Once we were in and settled we said "hi" to the Ukrainians over the radio. We picked up a key to Wordie House and submitted an email requesting a site visit to the Vernadsky Base. In this anchorage we were very securely tucked in with wind at the top of our mast, but nothing being felt on the boat. It felt like we were back tied up in the Patagonian Fjords. It then began raining on us to further the illusion. Overnight the rain turned to snow and we awoke to 3+ inches of snow covering Zephyros Sunday morning - summer on the Antarctic Peninsula!

Sunday morning continued to be snowy, but we got going and went to Wordie House. It is another nicely preserved historic site - size-wise between Bransfield House and Damoy Hut. It was used from 1947 - 1954 for meteorological research and was typically manned by 4-5 people. We also had some fun in the snow, took a dinghy excursion through some slush (grease ice) to see some seals (crab eater, weddell and maybe a leopard or two) laying out on three different ice floes (surface layer of frozen water). There were also some impressive icebergs and growlers that had come to the top of Stella Creek which would have made our previous day's entry and numerous circles much more sporty and challenging. The afternoon became quite sunny and we enjoyed getting some things done around the boat as well as hanging out together.

Monday morning we worked on boat chores, planning and getting the rest of the fuel can diesel into Zephyros' tank. We have just over half of our fuel left so now we need to start focusing on how we will finish up our time in Antarctica. We had also arranged that we would visit the base and headed over to meet the Ukrainians in the afternoon. We had a wonderful tour of their facility and thoroughly enjoyed getting to see a glimpse of station life (it seemed quite a bit like deployment on a Navy Ship to Jon & Megan).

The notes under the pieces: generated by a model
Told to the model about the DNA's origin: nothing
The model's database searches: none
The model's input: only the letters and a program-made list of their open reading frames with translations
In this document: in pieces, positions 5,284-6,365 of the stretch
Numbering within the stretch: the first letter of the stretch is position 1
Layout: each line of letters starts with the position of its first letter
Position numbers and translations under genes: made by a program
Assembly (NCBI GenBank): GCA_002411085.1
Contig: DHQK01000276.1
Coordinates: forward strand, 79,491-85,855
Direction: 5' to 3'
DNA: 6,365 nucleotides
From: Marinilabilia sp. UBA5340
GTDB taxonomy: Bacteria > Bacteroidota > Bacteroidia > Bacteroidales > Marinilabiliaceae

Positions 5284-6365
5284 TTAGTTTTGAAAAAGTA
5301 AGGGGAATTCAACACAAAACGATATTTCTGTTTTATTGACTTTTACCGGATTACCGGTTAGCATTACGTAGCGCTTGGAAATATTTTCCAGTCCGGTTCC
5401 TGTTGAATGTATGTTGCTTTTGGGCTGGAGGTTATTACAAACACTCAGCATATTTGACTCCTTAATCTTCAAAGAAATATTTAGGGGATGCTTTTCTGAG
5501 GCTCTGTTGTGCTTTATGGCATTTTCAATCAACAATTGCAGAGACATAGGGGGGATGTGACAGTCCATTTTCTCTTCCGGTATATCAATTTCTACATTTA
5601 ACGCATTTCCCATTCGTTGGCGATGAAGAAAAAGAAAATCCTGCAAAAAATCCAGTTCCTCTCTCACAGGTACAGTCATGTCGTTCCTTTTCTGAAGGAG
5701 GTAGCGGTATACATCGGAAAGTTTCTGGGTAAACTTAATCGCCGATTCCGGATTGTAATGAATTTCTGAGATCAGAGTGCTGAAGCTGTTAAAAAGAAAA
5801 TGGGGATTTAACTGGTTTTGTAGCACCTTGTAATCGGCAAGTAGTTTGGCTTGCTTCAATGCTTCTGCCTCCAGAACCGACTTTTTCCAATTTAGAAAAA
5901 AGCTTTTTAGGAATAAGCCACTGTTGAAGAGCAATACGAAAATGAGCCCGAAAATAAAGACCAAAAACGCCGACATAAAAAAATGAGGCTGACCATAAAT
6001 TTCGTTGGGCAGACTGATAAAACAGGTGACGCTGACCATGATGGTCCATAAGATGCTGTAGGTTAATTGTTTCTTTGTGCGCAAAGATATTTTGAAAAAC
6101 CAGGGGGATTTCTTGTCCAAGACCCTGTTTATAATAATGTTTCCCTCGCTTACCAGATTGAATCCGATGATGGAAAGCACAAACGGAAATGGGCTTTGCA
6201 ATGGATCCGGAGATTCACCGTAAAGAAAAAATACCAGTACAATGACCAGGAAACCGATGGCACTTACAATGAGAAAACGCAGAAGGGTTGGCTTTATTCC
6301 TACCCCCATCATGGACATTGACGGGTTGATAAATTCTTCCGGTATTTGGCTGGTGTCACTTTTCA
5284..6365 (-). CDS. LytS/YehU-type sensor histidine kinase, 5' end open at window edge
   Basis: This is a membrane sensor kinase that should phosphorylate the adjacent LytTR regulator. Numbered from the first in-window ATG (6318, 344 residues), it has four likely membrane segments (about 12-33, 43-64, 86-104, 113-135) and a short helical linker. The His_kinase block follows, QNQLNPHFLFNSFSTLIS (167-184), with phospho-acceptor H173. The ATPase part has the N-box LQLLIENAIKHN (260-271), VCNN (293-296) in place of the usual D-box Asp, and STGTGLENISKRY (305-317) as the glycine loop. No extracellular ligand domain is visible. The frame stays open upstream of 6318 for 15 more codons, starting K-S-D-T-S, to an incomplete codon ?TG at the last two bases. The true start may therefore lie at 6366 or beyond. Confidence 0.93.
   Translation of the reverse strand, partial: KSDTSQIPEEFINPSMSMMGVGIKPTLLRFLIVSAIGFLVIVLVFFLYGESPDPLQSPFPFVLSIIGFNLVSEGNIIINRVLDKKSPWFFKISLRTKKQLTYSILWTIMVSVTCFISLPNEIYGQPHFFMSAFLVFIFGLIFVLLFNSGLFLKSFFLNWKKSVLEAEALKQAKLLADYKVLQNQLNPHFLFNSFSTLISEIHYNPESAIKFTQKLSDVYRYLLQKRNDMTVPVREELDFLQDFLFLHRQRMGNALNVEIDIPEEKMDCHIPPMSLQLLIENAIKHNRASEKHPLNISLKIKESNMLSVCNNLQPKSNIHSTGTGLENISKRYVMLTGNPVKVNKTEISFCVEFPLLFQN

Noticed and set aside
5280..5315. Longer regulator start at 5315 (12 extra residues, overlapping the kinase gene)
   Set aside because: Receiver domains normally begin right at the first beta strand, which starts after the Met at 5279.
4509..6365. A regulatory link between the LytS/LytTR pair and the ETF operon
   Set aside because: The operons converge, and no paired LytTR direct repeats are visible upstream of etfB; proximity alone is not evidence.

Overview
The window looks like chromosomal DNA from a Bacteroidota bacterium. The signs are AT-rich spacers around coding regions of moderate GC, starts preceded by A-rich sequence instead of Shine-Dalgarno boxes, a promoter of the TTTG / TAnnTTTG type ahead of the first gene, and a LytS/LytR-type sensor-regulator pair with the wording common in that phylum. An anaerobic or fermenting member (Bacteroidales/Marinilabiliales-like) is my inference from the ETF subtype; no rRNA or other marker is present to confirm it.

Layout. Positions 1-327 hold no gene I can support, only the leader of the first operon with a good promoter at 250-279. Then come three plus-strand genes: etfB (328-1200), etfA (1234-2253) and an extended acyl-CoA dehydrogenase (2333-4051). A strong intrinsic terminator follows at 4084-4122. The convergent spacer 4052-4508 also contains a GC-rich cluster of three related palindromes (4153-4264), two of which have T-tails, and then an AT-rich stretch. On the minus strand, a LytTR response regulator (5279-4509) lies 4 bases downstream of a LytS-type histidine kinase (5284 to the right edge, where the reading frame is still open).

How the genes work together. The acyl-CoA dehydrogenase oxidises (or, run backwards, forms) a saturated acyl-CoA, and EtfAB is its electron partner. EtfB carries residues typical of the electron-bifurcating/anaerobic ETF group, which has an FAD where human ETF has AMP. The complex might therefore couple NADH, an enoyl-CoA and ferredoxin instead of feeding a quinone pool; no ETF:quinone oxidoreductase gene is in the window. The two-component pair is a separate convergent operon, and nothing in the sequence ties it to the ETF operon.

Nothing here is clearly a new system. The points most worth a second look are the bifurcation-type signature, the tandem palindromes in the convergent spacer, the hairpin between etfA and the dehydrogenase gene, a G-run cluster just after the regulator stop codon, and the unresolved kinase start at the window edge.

The station has an interesting history having been built by the British as a larger replacement for the Wordie House base in 1954, in 1977 it was renamed Faraday Station, and then in 1996 they turned it over to the Ukrainians for one British Pound. The Ukrainians have preserved much of the historic material and traditions at the base including pictures of every expedition team, visitor log books, and the English pub space. We spent the afternoon chatting, learning about their science programs and daily life, sampling a bit of their homemade vodka and then they even invited us to stay for dinner. It was a fascinating day and very special experience - we are truly grateful for their wonderful hospitality! What a way to close our fourth week in Antarctica and share a day with other people, outside of our family of four, for the first time in over a month.